Over the past month, interest rates have increase from 2.62% to 3.3%. In Monday's FT, the paper proffers three reasons for the increase: better economic news, indicating a move from safe haven Treasuries to equities is warranted, higher inflation expectations and the Fed will not engage in QE2 because of the political backlash. To this, I will add a fourth, which is concern for the U.S.' fiscal situation.
Let's take these one at a time:
Better economic news: Outside of employment, the news has been positive. Retail sales are strong, household net worth is up, initial unemployment claims appear to be decreasing, manufacturing is still strong and the tax deal went through Congress. In short, it appears that things are looking up after the stall caused by the Spring. Good news means that companies should see an increase in earnings, which raises equity valuations, making bonds less attractive.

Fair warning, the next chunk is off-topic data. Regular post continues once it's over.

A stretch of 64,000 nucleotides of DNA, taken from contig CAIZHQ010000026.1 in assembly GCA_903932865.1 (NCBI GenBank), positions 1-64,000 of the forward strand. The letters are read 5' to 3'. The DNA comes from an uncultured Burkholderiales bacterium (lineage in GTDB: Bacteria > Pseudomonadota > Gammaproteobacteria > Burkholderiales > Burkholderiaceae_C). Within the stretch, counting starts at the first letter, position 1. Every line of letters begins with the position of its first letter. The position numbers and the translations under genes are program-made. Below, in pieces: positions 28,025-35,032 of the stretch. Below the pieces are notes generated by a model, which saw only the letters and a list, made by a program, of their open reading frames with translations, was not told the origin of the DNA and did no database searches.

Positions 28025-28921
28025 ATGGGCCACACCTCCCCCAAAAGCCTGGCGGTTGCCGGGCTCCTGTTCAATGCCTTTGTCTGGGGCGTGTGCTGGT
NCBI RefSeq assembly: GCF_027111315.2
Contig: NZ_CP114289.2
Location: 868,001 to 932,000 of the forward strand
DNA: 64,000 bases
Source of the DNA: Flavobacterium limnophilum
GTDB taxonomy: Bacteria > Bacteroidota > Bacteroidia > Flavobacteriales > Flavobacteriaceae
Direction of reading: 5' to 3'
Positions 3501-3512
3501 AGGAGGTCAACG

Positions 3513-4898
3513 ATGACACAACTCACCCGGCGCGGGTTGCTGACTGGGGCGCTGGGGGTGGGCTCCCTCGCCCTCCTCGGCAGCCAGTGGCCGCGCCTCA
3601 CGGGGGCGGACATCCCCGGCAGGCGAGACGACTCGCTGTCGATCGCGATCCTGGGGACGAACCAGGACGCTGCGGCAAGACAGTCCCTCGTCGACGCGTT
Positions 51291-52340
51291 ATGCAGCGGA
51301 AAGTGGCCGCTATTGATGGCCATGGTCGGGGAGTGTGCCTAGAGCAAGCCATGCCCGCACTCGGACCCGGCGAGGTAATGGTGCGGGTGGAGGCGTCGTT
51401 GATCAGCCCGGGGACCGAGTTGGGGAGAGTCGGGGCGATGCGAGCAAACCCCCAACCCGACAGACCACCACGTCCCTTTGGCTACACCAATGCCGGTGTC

Higher inflation expectations: These are being stoked by the decreasing dollar and its negative impact on commodity prices (which move inversely to the dollar). More precisely, oil's recent increase to around $90/bbl is adding to inflationary concern. However, the US CPI number is still very low -- especially year over year -- so I really don't see this being a root cause of the Treasury sell-off.
The Fed will back off QE2: not according to yesterday's Fed statement.
The tax deal will lead to a worsening of the US fiscal situation: the markets have dropped sharply since the deal was passed, indicating the deal is probably leading to concern about future debt issuance from the U.S. The bottom line is the tax deal will lead to lower revenue for the government, meaning the US is not serious about its fiscal health.
I think its about 50/50 between the better economic news and the tax deal. There is no way to empirically prove this breakdown; its merely an intuitive guess.